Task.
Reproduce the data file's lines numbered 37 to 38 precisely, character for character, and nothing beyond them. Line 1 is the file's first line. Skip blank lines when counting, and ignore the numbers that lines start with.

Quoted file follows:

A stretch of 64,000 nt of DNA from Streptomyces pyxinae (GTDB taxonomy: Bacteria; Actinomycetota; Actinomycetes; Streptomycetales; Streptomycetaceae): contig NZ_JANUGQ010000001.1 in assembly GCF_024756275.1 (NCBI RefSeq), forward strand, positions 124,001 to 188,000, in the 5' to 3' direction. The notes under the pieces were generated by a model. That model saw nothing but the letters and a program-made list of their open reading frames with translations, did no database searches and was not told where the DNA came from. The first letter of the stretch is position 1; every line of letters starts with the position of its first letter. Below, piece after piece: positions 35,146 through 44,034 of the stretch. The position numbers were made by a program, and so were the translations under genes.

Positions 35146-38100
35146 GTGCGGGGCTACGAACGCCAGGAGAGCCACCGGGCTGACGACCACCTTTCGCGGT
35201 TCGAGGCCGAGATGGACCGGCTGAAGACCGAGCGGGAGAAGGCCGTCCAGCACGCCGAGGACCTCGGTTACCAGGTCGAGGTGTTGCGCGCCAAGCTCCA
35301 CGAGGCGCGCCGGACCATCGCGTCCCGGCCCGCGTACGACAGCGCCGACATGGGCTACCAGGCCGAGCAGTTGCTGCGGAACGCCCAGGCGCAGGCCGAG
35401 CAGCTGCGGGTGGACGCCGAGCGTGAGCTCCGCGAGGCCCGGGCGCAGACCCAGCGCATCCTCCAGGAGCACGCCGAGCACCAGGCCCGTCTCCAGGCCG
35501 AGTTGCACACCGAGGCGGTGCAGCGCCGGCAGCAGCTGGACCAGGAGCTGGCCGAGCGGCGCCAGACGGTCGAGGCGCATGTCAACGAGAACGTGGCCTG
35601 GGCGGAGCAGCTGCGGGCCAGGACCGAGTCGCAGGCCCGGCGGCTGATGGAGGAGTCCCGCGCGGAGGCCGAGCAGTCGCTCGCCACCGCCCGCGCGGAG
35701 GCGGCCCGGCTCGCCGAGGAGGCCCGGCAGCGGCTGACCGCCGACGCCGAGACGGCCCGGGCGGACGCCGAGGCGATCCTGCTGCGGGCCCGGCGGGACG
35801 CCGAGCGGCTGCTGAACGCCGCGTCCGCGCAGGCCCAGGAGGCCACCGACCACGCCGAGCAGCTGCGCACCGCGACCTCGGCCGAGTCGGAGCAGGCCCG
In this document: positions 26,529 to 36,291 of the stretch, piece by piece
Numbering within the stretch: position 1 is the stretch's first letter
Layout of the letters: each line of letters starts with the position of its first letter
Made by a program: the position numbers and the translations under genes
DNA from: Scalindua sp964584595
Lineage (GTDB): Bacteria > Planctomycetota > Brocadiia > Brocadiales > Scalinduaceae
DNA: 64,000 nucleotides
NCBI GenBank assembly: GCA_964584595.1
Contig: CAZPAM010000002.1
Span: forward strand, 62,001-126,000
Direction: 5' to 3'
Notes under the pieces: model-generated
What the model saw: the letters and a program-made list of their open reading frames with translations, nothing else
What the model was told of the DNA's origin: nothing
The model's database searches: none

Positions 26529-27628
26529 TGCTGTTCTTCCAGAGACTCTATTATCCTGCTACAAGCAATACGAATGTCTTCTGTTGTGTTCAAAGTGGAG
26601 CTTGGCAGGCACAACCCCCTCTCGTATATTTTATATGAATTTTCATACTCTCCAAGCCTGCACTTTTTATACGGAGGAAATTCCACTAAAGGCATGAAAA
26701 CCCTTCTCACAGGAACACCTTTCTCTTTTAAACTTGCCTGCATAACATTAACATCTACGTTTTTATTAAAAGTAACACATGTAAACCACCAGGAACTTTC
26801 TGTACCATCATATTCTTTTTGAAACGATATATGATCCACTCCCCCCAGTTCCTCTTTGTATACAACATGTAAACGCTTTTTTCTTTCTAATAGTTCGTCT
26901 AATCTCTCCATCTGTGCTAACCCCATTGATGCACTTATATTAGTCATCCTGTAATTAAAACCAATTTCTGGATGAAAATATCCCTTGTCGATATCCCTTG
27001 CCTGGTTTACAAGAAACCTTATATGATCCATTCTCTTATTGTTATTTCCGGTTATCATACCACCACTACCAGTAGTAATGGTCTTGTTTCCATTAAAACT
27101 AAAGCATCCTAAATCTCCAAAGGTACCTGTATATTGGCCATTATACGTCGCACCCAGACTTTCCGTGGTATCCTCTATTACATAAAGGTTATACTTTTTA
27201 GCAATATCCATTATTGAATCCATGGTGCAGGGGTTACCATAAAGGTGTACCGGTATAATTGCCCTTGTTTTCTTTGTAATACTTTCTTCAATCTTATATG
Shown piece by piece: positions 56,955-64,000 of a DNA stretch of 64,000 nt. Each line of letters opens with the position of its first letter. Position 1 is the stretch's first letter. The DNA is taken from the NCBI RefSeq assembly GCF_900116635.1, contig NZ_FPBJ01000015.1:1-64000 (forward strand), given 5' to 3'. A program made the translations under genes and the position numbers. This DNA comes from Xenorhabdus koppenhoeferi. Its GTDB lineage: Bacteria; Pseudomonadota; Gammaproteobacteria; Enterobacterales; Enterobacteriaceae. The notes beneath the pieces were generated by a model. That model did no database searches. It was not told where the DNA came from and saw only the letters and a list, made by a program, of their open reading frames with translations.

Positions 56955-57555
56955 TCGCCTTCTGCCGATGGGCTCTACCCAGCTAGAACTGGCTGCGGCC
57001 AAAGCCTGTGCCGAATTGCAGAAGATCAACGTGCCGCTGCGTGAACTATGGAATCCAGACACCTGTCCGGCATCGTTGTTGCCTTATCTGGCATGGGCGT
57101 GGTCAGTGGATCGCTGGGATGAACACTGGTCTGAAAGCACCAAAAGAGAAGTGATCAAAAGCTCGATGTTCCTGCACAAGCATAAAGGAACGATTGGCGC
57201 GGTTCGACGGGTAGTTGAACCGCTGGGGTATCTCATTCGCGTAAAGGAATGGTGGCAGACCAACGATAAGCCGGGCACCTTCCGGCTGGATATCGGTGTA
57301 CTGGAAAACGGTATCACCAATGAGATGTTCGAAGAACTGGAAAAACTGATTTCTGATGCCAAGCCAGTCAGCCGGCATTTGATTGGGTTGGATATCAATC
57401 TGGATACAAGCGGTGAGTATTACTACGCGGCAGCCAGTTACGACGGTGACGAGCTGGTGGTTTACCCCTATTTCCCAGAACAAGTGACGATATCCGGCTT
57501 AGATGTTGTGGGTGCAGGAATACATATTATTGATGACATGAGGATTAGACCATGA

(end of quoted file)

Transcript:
56955 TCGCCTTCTGCCGATGGGCTCTACCCAGCTAGAACTGGCTGCGGCC
57001 AAAGCCTGTGCCGAATTGCAGAAGATCAACGTGCCGCTGCGTGAACTATGGAATCCAGACACCTGTCCGGCATCGTTGTTGCCTTATCTGGCATGGGCGT